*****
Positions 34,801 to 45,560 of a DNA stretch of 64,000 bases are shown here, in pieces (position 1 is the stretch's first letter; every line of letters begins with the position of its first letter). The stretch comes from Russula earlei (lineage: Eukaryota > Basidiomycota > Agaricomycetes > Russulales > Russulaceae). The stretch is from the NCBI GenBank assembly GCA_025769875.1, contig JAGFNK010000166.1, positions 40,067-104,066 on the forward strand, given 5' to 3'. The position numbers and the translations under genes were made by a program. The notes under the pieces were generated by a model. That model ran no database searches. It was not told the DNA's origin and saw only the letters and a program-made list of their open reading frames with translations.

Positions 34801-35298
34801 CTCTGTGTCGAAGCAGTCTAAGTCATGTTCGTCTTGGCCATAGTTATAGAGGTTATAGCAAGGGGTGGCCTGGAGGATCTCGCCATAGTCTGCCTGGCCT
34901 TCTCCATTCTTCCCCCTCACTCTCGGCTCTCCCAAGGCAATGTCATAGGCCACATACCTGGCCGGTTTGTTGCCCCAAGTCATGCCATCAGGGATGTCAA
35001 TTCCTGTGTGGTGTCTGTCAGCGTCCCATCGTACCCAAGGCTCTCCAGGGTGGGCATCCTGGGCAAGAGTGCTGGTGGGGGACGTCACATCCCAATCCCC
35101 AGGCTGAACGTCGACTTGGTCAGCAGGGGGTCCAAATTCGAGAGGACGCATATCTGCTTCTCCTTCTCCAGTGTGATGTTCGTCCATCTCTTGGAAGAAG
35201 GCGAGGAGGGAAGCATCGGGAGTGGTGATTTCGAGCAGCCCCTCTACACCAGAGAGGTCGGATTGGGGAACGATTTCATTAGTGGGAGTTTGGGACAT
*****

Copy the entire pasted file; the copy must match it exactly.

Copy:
Positions 34,801 to 45,560 of a DNA stretch of 64,000 bases are shown here, in pieces (position 1 is the stretch's first letter; every line of letters begins with the position of its first letter). The stretch comes from Russula earlei (lineage: Eukaryota > Basidiomycota > Agaricomycetes > Russulales > Russulaceae). The stretch is from the NCBI GenBank assembly GCA_025769875.1, contig JAGFNK010000166.1, positions 40,067-104,066 on the forward strand, given 5' to 3'. The position numbers and the translations under genes were made by a program. The notes under the pieces were generated by a model. That model ran no database searches. It was not told the DNA's origin and saw only the letters and a program-made list of their open reading frames with translations.

Positions 34801-35298
34801 CTCTGTGTCGAAGCAGTCTAAGTCATGTTCGTCTTGGCCATAGTTATAGAGGTTATAGCAAGGGGTGGCCTGGAGGATCTCGCCATAGTCTGCCTGGCCT
34901 TCTCCATTCTTCCCCCTCACTCTCGGCTCTCCCAAGGCAATGTCATAGGCCACATACCTGGCCGGTTTGTTGCCCCAAGTCATGCCATCAGGGATGTCAA
35001 TTCCTGTGTGGTGTCTGTCAGCGTCCCATCGTACCCAAGGCTCTCCAGGGTGGGCATCCTGGGCAAGAGTGCTGGTGGGGGACGTCACATCCCAATCCCC
35101 AGGCTGAACGTCGACTTGGTCAGCAGGGGGTCCAAATTCGAGAGGACGCATATCTGCTTCTCCTTCTCCAGTGTGATGTTCGTCCATCTCTTGGAAGAAG
35201 GCGAGGAGGGAAGCATCGGGAGTGGTGATTTCGAGCAGCCCCTCTACACCAGAGAGGTCGGATTGGGGAACGATTTCATTAGTGGGAGTTTGGGACAT